Blogging pioneer shares tried-and-true tips for creating compelling content
Here at Gregory FCA, a major part of my job is helping our clients execute blog and content strategies that augment their ambitious efforts to engage core audiences. Since we’re always on the lookout for inspiring ideas, I earmarked “10 Things I Wish I’d Known About Creating Content When I Started” as a must-see presentation at FinCon 2018.
Bright and early on the first full day of the popular conference in late September, speaker Darren Rowse enthusiastically took the stage. Rowse emerged as a blogging pioneer in 2002, when few people around the world could even identify a blog. Within six months, the Australian had become a full-time blogger and was making six figures a year, catapulting a career he continues to build as the founder and editor of ProBlogger.net. His enduring experience includes many valuable lessons learned, which Rowse amiably offered to the eager attendees at FinCon.
“When I really thought about it, there are so many more than 10 tips I could mention, so let’s just call this session, ‘Heaps of Things I Wish I’d Known About Creating Content When I Started,’” he joked.
Great content emerges when you know who you’re creating it for and how you’ll change their lives, related Rowse. “[A pivotal moment] for my blog came when I really started thinking about the human beings on the other side of my content. You need to understand who your readers are when they arrive and who you want them to become after they read your blog.”
So what should you blog about? “The intersection between what you know and what readers want,” recommended Rowse. “Identify your cornerstone topics. What questions do new readers come with? What lessons did you learn to get where you are? What keywords are people searching for? What do you want your blog to be known for? What could you create that people keep returning to? What posts have you already written that performed well?”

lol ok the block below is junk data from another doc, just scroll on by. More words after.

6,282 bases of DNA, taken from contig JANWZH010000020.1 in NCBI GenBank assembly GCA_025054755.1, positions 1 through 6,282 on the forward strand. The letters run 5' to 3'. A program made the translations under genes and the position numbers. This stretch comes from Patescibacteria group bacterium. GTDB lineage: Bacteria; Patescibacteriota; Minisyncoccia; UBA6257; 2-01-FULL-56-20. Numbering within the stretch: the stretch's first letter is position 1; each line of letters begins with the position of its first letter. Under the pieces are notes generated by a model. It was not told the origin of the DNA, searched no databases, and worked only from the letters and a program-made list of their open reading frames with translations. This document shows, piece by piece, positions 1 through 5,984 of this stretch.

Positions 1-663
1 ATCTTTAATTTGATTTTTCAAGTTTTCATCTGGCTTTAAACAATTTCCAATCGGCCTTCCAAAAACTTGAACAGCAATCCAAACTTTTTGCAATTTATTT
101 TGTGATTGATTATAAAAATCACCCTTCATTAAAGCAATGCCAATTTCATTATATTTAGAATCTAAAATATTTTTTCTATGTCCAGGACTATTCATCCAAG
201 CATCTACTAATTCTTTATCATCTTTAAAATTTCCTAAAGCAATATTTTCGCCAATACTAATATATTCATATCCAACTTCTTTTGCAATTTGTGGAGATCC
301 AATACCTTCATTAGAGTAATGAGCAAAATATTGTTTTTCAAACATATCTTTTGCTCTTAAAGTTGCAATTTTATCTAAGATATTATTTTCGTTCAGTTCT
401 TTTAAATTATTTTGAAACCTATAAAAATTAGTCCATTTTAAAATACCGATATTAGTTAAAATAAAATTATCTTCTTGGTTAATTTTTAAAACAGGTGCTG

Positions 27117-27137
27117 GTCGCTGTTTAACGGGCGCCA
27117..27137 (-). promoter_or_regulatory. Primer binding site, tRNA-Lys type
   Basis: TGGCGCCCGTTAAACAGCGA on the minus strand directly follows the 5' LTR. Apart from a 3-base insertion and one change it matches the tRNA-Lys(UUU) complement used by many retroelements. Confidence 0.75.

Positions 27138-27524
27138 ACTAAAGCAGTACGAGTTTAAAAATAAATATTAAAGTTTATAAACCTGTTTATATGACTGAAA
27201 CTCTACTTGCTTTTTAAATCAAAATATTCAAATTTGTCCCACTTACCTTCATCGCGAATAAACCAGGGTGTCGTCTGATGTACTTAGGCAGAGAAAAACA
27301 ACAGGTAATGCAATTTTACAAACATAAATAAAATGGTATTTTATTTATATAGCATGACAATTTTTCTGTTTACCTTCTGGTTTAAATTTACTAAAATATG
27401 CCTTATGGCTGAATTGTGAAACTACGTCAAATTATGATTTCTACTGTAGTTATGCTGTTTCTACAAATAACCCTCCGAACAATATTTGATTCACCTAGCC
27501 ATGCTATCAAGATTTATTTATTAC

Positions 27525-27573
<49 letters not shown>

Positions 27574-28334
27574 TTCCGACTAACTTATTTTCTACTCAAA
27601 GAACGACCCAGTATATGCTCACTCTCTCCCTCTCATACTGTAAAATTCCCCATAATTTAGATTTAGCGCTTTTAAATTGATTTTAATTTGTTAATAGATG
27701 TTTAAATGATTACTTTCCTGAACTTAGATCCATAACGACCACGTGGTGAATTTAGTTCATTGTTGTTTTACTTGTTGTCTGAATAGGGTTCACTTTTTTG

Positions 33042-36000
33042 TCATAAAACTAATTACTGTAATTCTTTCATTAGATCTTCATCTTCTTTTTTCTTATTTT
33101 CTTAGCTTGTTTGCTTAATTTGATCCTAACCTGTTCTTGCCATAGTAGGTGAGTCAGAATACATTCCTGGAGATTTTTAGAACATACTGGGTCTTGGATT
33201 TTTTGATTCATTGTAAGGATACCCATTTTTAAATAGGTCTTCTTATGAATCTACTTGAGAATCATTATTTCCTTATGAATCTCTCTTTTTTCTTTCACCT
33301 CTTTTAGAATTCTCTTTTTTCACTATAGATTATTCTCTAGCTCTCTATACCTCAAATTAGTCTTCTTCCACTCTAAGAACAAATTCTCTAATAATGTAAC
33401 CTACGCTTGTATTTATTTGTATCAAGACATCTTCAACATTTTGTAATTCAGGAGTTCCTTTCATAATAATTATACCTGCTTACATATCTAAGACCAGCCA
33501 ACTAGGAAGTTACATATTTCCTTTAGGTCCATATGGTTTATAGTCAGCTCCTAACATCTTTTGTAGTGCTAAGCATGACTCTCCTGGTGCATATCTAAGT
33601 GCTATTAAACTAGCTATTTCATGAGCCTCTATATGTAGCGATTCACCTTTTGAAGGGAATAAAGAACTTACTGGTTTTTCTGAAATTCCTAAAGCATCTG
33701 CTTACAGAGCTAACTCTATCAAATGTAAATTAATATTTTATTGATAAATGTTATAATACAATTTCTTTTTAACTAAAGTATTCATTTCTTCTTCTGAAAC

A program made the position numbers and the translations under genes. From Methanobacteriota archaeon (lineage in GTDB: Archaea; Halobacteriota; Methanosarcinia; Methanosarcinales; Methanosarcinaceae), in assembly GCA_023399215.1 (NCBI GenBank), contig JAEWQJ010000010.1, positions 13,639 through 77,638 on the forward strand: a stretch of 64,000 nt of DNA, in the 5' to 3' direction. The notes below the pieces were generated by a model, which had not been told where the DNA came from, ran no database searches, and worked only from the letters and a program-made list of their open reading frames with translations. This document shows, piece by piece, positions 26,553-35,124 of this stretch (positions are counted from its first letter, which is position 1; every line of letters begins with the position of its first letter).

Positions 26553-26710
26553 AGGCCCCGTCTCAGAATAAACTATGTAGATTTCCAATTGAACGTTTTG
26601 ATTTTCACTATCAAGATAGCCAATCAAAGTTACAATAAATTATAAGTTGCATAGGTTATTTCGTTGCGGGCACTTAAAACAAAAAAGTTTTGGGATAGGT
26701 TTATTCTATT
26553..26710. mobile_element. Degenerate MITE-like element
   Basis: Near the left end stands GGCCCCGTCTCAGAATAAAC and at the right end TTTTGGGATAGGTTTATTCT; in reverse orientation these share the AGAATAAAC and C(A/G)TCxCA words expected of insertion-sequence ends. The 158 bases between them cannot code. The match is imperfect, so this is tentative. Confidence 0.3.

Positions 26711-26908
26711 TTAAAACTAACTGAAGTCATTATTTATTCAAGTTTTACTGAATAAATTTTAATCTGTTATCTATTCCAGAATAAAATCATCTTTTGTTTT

Beginner content is powerful and shouldn’t be overlooked. Rowse intended to speak as an expert voice when he started blogging nearly two decades ago, but soon discovered readers were asking some very basic questions. “I’ve learned that when people are too embarrassed to admit they don’t know something to their friends, they’ll probably search for the answer on Google,” he said, drawing laughs from the audience.
As a blogger, you want search engines to direct people to your site when they have those elementary questions. For evidence, consider that one of the most popular posts ever published by Rowse simply discussed how to hold a camera.
Vary the intent of your content as well, so that different posts serve the following functions:
- Inform (spread news, teach and instruct, provide information). “The Deal on the Dollar: Divergence,” by Francis Scotland from Gregory FCA client Brandywine Global Investment Management, offers a good example of an informational post that tells readers about the increasing strength of the dollar and its potential ramifications.
- Inspire (touch emotions and feelings, allow readers to dream, share stories). “The Trillion-Dollar Club: How to Be a Growth Superstar,” by Joe Duran from client United Capital, adopts an inspirational angle by encouraging advisers to embrace change so they can take their businesses to the next level.